By Gordon Williams

With snow, ice and bone-chilling cold so often in the forecast, driving in winter can challenge the most experienced of drivers. But given the predictions from some widely-followed prognosticators, hitting the highways this winter could be especially perilous. 

“This coming winter could well be one of the longest and coldest that we’ve seen in years,” says Janice Stillman, editor of the Old Farmer’s Almanac.

That doesn’t mean you need to keep your car in the garage until spring comes. But you want to follow the rules for safe winter travel when you do drive. There is plenty of winter driving advice available from the American Red Cross, the National Highway Traffic Safety Administration (NHTSA) and the Washington State Department of Transportation (WSDOT).

The word from the Red Cross is that staying safe this winter should start before you leave home. That’s why the Red Cross app begins with a section titled “Prepare for Driving.” To tap into recommendations from the Red Cross, search for American Red Cross highway safety.

“Pay attention to the weather forecast at your destination,” says the Red Cross. “Travel and weather websites can help you avoid storms and other regional challenges that could impact your safety.” The Red Cross further advises you to “Let someone know your destination and when you expect to arrive. If your car gets stuck along the way, help can be sent along your predetermined route.”

Make sure your car is equipped for the journey before you start — a good rule to follow even if you are just driving to the regional shopping mall. An accident on snowy roads can snarl traffic for hours. Here are some of the items the Red Cross suggests you carry in your vehicle:

  • Flashlight
  • Small battery-powered radio
  • High-protein snacks
  • Water
  • Any medications you must take on a regular basis

Finally, the Red Cross suggests always keeping a disaster supplies kit in your car just in case bad weather or an accident strands your car. The kit would include such items as a first aid kit, cell phone charger, a multi-purpose tool, extra batteries for your flashlight and radio, a blanket for each passenger, sanitation and personal hygiene items and some extra cash.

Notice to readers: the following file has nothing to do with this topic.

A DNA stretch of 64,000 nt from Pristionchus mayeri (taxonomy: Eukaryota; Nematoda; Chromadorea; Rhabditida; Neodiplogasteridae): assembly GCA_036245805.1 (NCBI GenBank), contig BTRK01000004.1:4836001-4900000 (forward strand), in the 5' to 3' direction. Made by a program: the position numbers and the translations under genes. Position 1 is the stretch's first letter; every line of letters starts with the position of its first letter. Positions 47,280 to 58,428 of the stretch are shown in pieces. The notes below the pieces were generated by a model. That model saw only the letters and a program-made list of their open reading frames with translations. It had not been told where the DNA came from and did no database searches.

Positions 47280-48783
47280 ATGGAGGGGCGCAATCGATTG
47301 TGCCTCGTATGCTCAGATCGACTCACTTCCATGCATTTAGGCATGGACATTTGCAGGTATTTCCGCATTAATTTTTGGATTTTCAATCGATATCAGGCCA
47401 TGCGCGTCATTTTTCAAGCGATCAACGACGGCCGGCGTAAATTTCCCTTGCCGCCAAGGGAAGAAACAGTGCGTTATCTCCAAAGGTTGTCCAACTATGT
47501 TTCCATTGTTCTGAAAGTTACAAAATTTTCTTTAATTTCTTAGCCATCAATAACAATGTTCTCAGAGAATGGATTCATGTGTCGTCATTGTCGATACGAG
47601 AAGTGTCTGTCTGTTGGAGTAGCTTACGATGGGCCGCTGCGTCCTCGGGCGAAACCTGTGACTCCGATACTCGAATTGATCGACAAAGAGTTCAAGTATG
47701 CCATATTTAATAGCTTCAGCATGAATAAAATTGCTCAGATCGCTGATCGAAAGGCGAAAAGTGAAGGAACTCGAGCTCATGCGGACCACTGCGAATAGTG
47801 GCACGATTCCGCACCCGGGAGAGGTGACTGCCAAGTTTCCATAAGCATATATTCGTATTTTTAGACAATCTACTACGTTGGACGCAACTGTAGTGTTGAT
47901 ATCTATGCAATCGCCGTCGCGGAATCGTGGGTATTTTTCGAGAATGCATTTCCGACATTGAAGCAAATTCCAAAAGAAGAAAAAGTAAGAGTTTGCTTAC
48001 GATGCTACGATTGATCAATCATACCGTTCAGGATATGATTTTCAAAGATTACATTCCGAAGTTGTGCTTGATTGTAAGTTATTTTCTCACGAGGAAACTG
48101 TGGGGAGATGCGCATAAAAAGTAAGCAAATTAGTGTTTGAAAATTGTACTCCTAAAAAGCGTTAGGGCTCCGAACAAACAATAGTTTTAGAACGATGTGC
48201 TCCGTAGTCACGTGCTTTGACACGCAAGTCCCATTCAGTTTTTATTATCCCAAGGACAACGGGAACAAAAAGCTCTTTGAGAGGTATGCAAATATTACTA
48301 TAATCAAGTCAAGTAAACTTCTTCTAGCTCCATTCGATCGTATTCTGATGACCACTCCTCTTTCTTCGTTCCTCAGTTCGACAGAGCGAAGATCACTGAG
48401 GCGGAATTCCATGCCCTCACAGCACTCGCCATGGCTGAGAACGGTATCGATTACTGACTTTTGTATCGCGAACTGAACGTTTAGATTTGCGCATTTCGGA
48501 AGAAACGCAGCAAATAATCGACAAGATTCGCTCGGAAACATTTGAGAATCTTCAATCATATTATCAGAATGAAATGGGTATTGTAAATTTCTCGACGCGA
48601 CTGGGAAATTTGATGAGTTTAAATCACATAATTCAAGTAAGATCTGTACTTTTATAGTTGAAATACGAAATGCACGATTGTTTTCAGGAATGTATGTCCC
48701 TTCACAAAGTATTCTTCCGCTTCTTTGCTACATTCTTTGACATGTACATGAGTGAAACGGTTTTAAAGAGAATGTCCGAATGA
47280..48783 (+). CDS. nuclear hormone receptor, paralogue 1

Add, if necessary, baby or pet supplies (including collar, leash and food and water bowls for the dog), extra batteries for a hearing aid, games and books for kids. The NHTSA adds jumper cables and flares or emergency lights for use in an emergency. If you must stop on the road, a reflective warning triangle can alert other drivers to your presence,

WSDOT has its own “planning ahead” suggestions, starting with making the most of 511 phone service. Dialing 511 on your phone inside Washington state will bring you up-to-date word on conditions on the roads and mountain passes. If you can’t connect to 511, dial 1-800-695-7623. There is also WSDOT’s Highway Advisory radio broadcast at 530 AM and 1610 AM.

WSDOT advises getting a full winter check-up on your car before you set out. That would include tires, battery, belts, hoses, radiator, lights, heater, wipers and defroster. WSDOT also says to “fill up your gas tank before heading out, so you’ll have plenty of gas if delayed in a road closure.” Make sure the windshield washer reservoir is filled with liquid that won’t freeze, so dirt and sludge can be washed away.

Always have chains in your car and practice installing them. Do a web search for the WSDOT Winter Driving Guide for lots of winter safety advice, including all whys and wherefores about how to use chains and when to use them. A “chains required on all vehicles” warning means just that: Every vehicle on the road must have chains.

Snow tires should be in place before winter arrives. And be aware that studded tires don’t count as chains. Even if you have tires with studs, you will need to use chains when they are required.

The NHTSA has lots to say about staying safe when you are out on the road. Prepare your car for travel by clearing snow, ice and dirt from the windows, forward sensors, headlights, taillights, and back-up cameras. 

”Drive slowly,” says the NHTSA, “it’s harder to control or stop your vehicle on a slick or snow-covered road. Increase your following distance enough so that you’ll have plenty of time to stop for vehicles ahead of you.”

Before setting out for a trip, make sure you know how your vehicle handles on wet, snowy or icy roads. Obviously, allow yourself more time for the journey since highway conditions or bad weather will force you to slow down.

Lastly, prepare for trouble any time you drive in winter. “Even if you and your vehicle are prepared, crashes happen,” says the NHTSA. “Vehicles break down. Any of us can get caught out in the elements, and help might not be just around the corner.” Should that happen to you, you will welcome having all those emergency supplies at hand. 

“Even if you don’t need them,” says the NHTSA, “emergency supplies can be used to help someone else in need on the road.”

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